Author Topic: RM2003 - my first diesel powered rifle! (part 1)  (Read 6817 times)

Offline vinceb

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RM2003 - my first diesel powered rifle! (part 1)
« on: August 05, 2007, 01:56:49 PM »
Yes, yes, I know that some tout diesel power as being one way we can save energy - but frankly, this is carrying it a little too far!

However, I'm getting ahead of myself. So I'll start at the beginning.

I found myself with some disposable change in my pocket, so I inevitably started sniffing around for some way to toss it out the window. Despite the wonderful experience I've had with my RWS48, I've still got this thing against the cost of a typical "good" airgun... after all, why buy ONE that I know I'd be happy with when I can by 2 or 3 that are questionable?

In any event, one gun that always sorta tickled my curiosity was the dual-caliber Mendoza. All I knew about it was that it had intercangeable barrels of some sort and a really interesting peep sight. The scuttlebutt on this gun wasn't all that good, however... so I decided to find out for myself by ordering a $133 refurb from Umarex.

I placed the order on a Tuesday, and the gun arrived on Friday as expected. It wasn't packaged nearly as well as the RWS48 I had gotten a few months ago, perhaps this only mirrors the packaging done by the factory. The rifle itself was none the worse for the trip, but because it wasn't packed in a plastic sleeve, some styrofoam bits worked their way into the guts of the gun. I was able to pick out all the ones I could see.

The overall look of the Mendoza was a bit of a disappointment, especially with regards to the stock. The shaping is a little rough, having a slightly "hand carved" appearance to it and something of a grayish tint to the brown. The feel of it is OK, but a little hand-refinishing would do wonders for it.

As for the metalwork - well, the finish on the compression tube isn't bad at all, but it is certainly better than the barrel. Unfortunately, however, Mendoza seems to use a rather course "dot matrix" engraving method (rather than stamping) when they need to emboss something into the metal (like the serial number). No doubt it is an automated process, but it looks cheap.

The muzzle on this gun has to be one of the coolest-looking muzzles on any air rifle with a hooded fiberoptic sight, a small muzzlebrake, and the release latch for the barrel change mechanism. The rear sight is to die for... an all-metal dovetail-mounted peep sight (you can move it closer or further away to change the apparent size of the apeture) with fine adjustments and solid detents. There's no free-play to speak of. On the RM2000, the same mechanism is used to mount a standard open-iron sight. Either type could be considered to be the "holy grail" of inexpensive airgun sights... and it puts virtually every other low-priced sight to shame. Gamo, Crosman (especially), even RWS - I don't think ANY of them can hold a candle to this one.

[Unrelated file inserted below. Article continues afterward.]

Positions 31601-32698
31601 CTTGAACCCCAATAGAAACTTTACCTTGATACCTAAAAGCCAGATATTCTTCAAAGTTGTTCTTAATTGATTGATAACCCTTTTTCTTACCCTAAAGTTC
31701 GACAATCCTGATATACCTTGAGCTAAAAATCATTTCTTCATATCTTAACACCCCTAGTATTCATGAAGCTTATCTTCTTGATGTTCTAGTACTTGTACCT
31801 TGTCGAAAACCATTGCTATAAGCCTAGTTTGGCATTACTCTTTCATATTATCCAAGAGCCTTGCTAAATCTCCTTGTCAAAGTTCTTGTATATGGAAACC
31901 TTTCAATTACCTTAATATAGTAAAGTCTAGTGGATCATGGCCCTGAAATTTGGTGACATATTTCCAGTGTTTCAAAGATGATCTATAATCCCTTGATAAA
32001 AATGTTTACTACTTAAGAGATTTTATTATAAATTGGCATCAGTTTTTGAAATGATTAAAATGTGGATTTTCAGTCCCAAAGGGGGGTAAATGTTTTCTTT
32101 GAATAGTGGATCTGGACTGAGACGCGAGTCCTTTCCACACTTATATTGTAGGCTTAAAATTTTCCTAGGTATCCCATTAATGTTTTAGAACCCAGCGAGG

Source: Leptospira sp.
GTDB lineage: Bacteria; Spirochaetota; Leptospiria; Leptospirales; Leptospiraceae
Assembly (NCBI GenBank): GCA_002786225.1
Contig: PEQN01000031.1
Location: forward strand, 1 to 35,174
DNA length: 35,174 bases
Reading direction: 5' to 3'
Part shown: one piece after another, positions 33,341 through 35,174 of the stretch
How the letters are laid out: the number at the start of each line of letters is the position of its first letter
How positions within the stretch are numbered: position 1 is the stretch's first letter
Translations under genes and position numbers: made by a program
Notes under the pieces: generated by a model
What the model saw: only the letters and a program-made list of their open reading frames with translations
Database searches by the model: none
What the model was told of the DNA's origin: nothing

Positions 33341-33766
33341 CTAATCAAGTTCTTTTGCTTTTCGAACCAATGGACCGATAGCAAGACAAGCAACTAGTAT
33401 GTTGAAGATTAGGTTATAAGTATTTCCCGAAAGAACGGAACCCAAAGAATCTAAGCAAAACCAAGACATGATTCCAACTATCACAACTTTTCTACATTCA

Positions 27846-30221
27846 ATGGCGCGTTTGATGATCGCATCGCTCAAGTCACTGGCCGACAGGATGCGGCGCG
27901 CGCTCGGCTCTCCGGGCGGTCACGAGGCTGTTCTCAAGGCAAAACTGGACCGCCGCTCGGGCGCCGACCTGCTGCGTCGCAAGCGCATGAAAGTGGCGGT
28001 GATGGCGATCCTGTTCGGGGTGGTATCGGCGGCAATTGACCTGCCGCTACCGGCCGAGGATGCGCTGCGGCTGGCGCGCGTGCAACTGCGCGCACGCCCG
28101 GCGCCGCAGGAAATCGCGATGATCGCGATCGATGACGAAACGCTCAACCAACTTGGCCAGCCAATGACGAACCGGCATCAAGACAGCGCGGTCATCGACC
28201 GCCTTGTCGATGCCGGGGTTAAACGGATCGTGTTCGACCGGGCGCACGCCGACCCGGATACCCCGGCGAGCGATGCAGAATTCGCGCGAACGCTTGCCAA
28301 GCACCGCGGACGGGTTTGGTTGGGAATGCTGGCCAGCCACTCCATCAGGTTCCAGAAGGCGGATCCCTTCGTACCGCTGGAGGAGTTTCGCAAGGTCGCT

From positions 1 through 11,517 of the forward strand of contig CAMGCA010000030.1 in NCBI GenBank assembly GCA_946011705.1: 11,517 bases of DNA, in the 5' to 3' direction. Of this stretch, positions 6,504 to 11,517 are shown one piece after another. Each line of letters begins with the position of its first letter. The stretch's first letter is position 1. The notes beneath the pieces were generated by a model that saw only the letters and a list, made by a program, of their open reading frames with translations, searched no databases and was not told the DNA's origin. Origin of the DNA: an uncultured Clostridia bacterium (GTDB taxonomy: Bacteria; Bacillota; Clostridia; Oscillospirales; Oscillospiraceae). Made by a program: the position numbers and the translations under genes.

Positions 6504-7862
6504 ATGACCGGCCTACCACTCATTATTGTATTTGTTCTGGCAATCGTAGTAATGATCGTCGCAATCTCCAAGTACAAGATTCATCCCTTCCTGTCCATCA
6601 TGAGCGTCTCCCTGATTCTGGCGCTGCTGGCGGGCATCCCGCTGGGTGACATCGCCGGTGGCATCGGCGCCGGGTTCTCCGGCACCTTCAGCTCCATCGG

The gun also has an automatic safety, which (unfortunately) isn't mounted in the trigger-guard area. There's a little buttoned lever on either side of the end of the compression tube, it's a little awkward to use but not too bad. It is resettable (unlike the B20/B26). The trigger itself in an interesting affair... it has 2 blades that control 2 separate sears. One blade sits forward of the second, and both have to be pulled in order for the gun to go off. The overall pressure required is pleasingly light, and this unusual arrangement really doesn't feel all that strange in actual use. The trigger isn't quite as nice as my RWS48's TO5, but it is an improvement over the Gamo trigger, for example. There doesn't seem to be any adjustment for it, and in this example there is none needed.

The barrel change mechanism is nicely done. Pull the release latch back, unscrew the muzzlebrake, and the insert slides right out. Slide the new insert in and reinstall the muzzle brake, and you're done. The brake itself doesn't tighten against the insert - it has a short and stiff spring that does that. At the other end of the barrel the insert does protrude a little, and when you close the breach this mates directly with the transfer-port face of the compression tube, with the spring pushing it home. There's no other seal, and the end of the barrel insert eventually wears nice'n shiny as it breaks in.

It's a simple and elegant arrangement, but there's some potential problems with it. First of all, it's hard to imagine the seal being as perfect as a good soft seal would be. Second, will it wear the compression tube mating face down? Lastly, how long will it be before the barrel insert wears down to the point where there's no more spring tension on it? Unfortunately I can't answer any of these questions, but these are things to keep in mind when considering this rifle.

Cocking the gun is a bit of a surprise. It has a short stroke, which necessitates a high cocking effort. Reminiscent of a Daisy Powerline, although I don't think it's quite as stiff as that (or as an MP513). But certainly high for the power level. The cocking cycle is a bit rough, and between the cocking and closing of the breach it definitely has a cheap feel and sound to it.

The compression tube has a oil hole in it through which you can see the piston, and Mendoza came up with the clever idea of painting the front of the piston red. This means that the oil hole does double-duty as a cocked indicator - if you see red, the gun is cocked. At first I thought that this was merely a clever gimick, but as I shot the gun more and more it decided I really liked this feature.